Beer festival prompts thoughts on historic links

 

Today’s recreational cricketers will know how crucial beer is to the game – not as fuel for the quicker bowlers (though that still holds good in many places) but as a money-spinner for their clubs.

One of the things we learned from lockdown was that the bar takings are often more vital than the match fees to keep a club afloat.  Social distancing put an end to social drinking and very nearly put an end to cricket clubs around the County.

But the entwined roots of beer and cricket go back to the earliest days of the game.  The world’s third-oldest Test ground – our own revered Trent Bridge – would not exist if William Clarke had not roped off the field behind the Trent Bridge Inn back in 1835 to form his own cricket ground.

Clarke had previously been landlord of the Bell Inn in the town and had made that pub the de facto headquarters of Nottingham Cricket…a position that, as we can all testify, his ‘new’ ground soon made its own.

The notion that a pub might be the hub of the game was not new, even in Clarke’s day. One of the earliest teams to feed into the old Nottingham Club was based at the Rancliffe Arms and many local sides were sponsored by landlords, publicans and brewers.

And becoming a publican seems to have been a common career move for retired Notts players. Of the almost 700 players to have represented the County or its predecessor, the Nottingham Club, we know of around 50 that went into the licensed trade, some while still playing but most when they stopped pulling short balls and started pulling pints.

Some famous names have been landlords and some very well-known pubs have been run by cricketers. Alfred Shaw, who bowled the first ball in the first test match, ran the Lord Nelson at Burton Joyce; Albert Iremonger had the Ferry Inn at Wilford; Fred Wyld was ‘mine host’ of the Black Bull on Chapel Bar; and William Shrewsbury (brother of the great Arthur) was landlord of the Queen’s Hotel on Arkwright Street.

A fondness for beer – and other beverages – was a characteristic of cricket even at the highest level until comparatively recently.  Arthur Carr, one of Notts’s great characters and skipper of a Championship winning side, was notoriously keen and his teams had something of a boozy reputation. One cannot imagine his opening bowler coming in after a day in the field to a protein shake and an ice bath!

Perhaps if Frank Shacklock had had more protein drinks and fewer pints he might have been even more successful but he was dropped from the First XI after being reported by his skipper for being drunk on the field of play.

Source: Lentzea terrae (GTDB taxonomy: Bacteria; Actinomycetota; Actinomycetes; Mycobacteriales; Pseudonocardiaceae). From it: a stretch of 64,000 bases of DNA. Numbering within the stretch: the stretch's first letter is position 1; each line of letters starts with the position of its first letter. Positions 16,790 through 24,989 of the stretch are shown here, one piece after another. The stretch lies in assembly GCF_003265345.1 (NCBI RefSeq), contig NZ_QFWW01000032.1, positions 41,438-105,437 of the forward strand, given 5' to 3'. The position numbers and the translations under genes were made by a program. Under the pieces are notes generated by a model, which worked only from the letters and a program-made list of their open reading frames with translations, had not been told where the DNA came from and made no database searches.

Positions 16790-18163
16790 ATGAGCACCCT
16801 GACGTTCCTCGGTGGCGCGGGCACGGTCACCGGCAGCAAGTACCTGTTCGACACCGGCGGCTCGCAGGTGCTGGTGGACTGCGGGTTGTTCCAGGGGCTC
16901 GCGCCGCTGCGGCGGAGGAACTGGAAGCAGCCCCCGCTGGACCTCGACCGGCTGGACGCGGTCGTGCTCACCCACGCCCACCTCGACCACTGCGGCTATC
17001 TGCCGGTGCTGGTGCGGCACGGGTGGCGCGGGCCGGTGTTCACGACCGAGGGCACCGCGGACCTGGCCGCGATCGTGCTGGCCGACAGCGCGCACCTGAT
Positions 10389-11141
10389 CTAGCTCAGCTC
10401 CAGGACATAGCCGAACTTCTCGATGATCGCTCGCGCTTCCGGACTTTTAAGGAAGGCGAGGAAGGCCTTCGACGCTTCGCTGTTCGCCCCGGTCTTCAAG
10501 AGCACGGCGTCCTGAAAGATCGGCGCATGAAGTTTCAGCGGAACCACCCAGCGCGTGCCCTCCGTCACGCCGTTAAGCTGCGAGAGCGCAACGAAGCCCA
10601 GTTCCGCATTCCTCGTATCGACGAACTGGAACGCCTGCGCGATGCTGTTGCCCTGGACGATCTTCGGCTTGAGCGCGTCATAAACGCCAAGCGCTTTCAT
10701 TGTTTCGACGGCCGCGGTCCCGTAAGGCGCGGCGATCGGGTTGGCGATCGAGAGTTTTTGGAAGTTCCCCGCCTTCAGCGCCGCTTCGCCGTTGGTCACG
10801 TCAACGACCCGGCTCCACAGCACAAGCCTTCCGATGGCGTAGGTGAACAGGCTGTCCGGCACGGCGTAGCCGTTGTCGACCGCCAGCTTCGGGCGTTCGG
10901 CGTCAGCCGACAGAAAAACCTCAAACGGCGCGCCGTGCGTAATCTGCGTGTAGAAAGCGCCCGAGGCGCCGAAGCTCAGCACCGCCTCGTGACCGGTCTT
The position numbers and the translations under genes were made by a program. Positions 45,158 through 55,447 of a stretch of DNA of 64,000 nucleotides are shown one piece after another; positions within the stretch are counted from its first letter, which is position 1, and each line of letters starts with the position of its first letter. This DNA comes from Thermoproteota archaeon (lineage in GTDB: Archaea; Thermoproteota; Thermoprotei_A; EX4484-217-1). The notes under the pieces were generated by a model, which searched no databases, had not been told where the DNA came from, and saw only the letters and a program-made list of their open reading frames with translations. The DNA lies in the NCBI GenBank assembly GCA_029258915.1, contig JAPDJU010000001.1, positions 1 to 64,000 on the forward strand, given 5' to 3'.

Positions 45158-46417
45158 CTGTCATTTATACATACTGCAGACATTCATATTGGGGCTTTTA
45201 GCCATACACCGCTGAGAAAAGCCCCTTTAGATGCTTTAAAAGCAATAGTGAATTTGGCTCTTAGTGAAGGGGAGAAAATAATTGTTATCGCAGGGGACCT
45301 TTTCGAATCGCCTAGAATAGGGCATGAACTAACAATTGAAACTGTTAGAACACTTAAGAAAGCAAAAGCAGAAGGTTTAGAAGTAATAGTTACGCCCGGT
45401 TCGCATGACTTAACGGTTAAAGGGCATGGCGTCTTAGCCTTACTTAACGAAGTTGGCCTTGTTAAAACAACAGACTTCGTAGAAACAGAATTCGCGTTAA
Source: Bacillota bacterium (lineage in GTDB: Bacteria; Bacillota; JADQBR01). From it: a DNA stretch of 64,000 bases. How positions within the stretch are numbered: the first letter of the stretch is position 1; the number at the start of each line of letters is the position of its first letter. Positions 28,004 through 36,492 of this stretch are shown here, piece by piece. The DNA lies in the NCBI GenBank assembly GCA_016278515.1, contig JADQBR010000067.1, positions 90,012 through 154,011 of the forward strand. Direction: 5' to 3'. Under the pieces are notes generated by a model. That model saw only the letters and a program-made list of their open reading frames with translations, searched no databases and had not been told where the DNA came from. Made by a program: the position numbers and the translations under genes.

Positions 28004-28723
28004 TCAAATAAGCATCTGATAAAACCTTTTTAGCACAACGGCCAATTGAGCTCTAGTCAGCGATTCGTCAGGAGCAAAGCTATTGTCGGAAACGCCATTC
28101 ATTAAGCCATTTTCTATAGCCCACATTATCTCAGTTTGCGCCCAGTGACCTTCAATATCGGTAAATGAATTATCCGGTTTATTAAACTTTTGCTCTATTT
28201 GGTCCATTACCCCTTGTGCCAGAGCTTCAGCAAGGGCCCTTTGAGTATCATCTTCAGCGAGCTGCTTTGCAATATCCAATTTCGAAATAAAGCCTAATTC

Nottinghamshire’s close ties to two pubs – the Trent Bridge Inn (of great vintage) and the more recent Larwood & Voce Tavern – is well known but perhaps less well known is that Bryan Farr, who played a handful of First-Class games, was a director of Home Brewery and instrumental in the building of the Larwood & Voce (maybe it was his idea to have a bar with a direct view into the ground).

Home Brewery has another connection in that Sandford Robinson, son of the founder of that company, played 35 matches for Notts from 1888 to 1896.

Some of the great names of the past have been brewers as well as cricketers. Richard Daft, at the time the best professional batsman in the country, was a director of his father-in-law’s brewery at Ratcliffe on Trent and his son, Richard Parr Daft, also worked there (with rather more success than his father, whose business skills were in direct contrast to his batting skills). Daft’s father-in-law was Butler Parr, who also played 17 First-Class matches for Notts between 1835 and 1854.

Notts have enjoyed sponsorship from brewing firms, notably Sandford Robinson’s Home Brewery in the 1980s and support for The Outlaws from Worthington a decade or so later; the modern equivalent, one could argue, of the pub-sponsored teams of the 18th and 19th centuries.

But you don’t have to go that far back for examples of the close ties.  In the Vale of Belvoir is the village of Upper Broughton.  This author has fond memories of umpiring games out there when the local pub, then the Golden Fleece, was the ‘changing room’ for players and officials as the cricket ground, about a quarter of a mile away, had no pavilion.

Sadly, the village cricket team is no more but the pub is still going strong under its new name, the Tap and Run.  And if that sounds familiar, it should – it is owned by Harry Gurney and Stuart Broad!

Clearly, the ties between Britain’s great institutions of beer and cricket remain as strong today as they were when William Clarke moved into the TBI.

It seems fitting, therefore, that Trent Bridge welcomes the Robin Hood Beer & Cider Festival for 2021.

 

An exhibition about ‘Cricket & Beer’ will be on display in the Pavilion on Thursday, Friday and Saturday, while guided tours of the Pavilion will feature stories about how important beer drinking was to some of Nottinghamshire’s most famous former cricketers!